local elections for the issuance of bonds to improve and maintain parks
and recreational facilities in the Tarrant Regional Water District or a
conservation and reclamation district located in whole or in part in Bastrop,
Bexar, Brazoria, Fort Bend, Galveston, Harris, Montgomery, Tarrant, Travis,
Waller or Williamson County.
Prop. 5 would authorize the legislature to exempt from all property taxes
certain tangible personal property, which could include a travel trailer
not substantially affixed to real estate and not used as a residential dwelling.
Prop. 6 would authorize a qualified homeowner to refinance a home equity
loan with a reverse mortgage loan.
Prop. 7 would reduce the number of persons who make up the jury in a
district court criminal misdemeanor case from twelve to six.
Prop. 8 would authorize the legislature to permit a person to assume
office without an election if the person is the only candidate to qualify
in an election for that office and the election is required by the Texas
Constitution. This proposition applies to state and local political subdivisions,
whereas Proposition 18 applies only to local political subdivisions.
Prop. 9 would redefine the composition of the permanent and available
school funds by requiring during the next two fiscal years, and authorizing
thereafter, annual distributions to the available school fund of a percentage
of any increase in the value of the permanent school fund's total investment
Prop. 10 would authorize municipalities to donate surplus fire fighting
equipment, supplies, or materials to the Texas Forest Service, which would
be authorized to distribute based on need the equipment to rural volunteer
Prop. 11 would authorize the legislature to regulate the operation of
wineries in Texas, regardless of whether a winery is located in an area
in which the sale of wine has been authorized by local option election.
Prop. 12 would immediately authorize the Legislature to limit non-economic
damages assessed against a provider of medical or health care and, after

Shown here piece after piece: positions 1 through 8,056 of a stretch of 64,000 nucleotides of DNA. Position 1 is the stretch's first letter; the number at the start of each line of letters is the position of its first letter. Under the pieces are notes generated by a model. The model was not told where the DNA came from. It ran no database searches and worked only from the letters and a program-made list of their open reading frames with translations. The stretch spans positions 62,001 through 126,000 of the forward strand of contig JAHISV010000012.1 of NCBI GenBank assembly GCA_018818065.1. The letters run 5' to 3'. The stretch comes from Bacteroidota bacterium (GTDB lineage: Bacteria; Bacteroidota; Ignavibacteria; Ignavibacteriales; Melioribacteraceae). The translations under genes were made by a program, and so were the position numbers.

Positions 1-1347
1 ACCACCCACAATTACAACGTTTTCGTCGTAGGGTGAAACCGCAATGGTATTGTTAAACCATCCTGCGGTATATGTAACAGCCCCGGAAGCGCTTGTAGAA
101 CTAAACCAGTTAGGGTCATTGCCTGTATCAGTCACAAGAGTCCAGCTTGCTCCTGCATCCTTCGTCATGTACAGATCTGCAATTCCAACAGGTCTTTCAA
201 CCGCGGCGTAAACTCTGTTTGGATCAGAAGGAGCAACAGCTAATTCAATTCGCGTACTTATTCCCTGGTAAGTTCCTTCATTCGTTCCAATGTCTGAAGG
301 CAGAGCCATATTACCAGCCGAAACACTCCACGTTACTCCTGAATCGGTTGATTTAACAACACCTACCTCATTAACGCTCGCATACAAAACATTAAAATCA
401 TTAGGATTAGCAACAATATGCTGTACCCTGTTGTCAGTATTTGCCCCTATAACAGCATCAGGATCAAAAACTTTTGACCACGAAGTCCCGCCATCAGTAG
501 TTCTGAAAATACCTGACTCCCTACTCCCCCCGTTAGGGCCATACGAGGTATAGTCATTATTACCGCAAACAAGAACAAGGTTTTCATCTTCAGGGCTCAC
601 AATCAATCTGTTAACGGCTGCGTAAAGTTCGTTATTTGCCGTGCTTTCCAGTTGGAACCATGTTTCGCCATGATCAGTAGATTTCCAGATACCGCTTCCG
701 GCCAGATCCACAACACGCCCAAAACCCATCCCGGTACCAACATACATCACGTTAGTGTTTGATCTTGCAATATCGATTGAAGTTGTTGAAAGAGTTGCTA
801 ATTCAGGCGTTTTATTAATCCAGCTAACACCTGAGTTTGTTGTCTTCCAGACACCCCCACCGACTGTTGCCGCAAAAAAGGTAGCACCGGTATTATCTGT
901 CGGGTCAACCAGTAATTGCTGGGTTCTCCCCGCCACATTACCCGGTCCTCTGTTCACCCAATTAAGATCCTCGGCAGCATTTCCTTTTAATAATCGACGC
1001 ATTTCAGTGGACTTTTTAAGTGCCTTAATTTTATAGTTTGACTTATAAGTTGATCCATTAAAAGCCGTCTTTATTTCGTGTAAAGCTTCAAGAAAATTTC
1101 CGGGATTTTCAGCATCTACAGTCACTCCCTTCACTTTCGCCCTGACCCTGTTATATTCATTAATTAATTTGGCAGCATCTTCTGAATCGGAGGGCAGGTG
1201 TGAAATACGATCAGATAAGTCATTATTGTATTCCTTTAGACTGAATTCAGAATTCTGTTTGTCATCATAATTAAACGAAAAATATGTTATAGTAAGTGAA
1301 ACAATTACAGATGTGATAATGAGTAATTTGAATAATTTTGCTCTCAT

January 1, 2005, to limit awards in all other types of cases.
Prop. 13 would authorize a county, city, town, and junior college district
to freeze property taxes on a residential homestead of a person who is disabled
or aged 65 or older.
Prop. 14 would authorize the Texas Department of Transportation to issue
notes or borrow money to fund highway improvement projects. The terms of
the notes or loans may not exceed two years.
Prop. 15 would prohibit a local retirement system and the political subdivision
that finances the retirement system from reducing or otherwise impairing
certain accrued benefits under the local retirement system.
Prop. 16 would amend the Texas Constitution to allow home equity lines
of credit and allow refinancing of a home equity loan with a reverse mortgage
Prop. 17 would prohibit an increase in school property taxes on residence
homesteads of disabled persons.
Prop. 18 would authorize the legislature to permit a person to assume
an office of a political subdivision without an election if the person is
the only candidate to qualify in an election for that office and the election
is required by the Texas Constitution. This proposition applies only to
local political subdivisions, whereas Proposition 8 applies to state and
local political subdivisions.
Prop. 19 would repeal the legislature's authority to create rural fire
prevention districts. Effective September 1, 2003, all existing rural fire
prevention districts will convert to emergency services districts.
Prop. 20 would authorize the issuance of general obligation bonds in
a total amount not to exceed $250 million that will be used to provide loans
for economic development projects that benefit defense-related communities
Prop. 21 would authorize current and retired faculty members of a public
institution of higher education to receive compensation for service as a
member of the governing body of a water district.
Prop. 22 would authorize the appointment of a temporary replacement officer
to serve on behalf of a state, district, or local public officer who is
called into active military duty for longer than 30 days.
Appraisal Board to certify figures for 2003 tax rolls
PECOS, Thurs., July 17, 2003 -- The Reeves County Tax Appraisal Review
Board will hold a meeting Friday afternoon at 4 p.m. at the Appraisal Office
in the 400 block of South Cypress Street.
The meeting is set to approve appraisal rolls for 2003. Chief Appraiser
Carol King Markham will certify the rolls for each taxing jurisdiction as
part of the meeting. The rolls will then be used to set tax rates and budgets
for the 2003-04 fiscal year.
The board will also appraise the final supplementary correction for the
2002 appraisal year.
PECOS, Thurs., July 17, 2003 -- High Wed. 89. Low this morning 71. Rainfall
last 24 hours .2 inch. Forecast for tonight: Partly cloudy with a slight
chance of evening thunderstorms: Then isolated thunderstorms after midnight.
Lows in the upper 60s. East winds 10 to 20 mph. The chance of rain is 20
percent. Fri.: Partly cloudy. Highs in the mid 90s. East winds 5 to 15 mph.
Fri. night: Partly cloudy. Lows in the upper 60s. Sat.: Partly cloudy. Highs
in the mid 90s. Sun.: Partly cloudy. Lows in the middle 60s. Highs near
York M. "Smokey" Briggs, Publisher
Division of Buckner News Alliance, Inc.
324 S. Cedar St., Pecos, TX 79772
Phone 915-445-5475, FAX 915-445-4321
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Copyright 2003 by Pecos Enterprise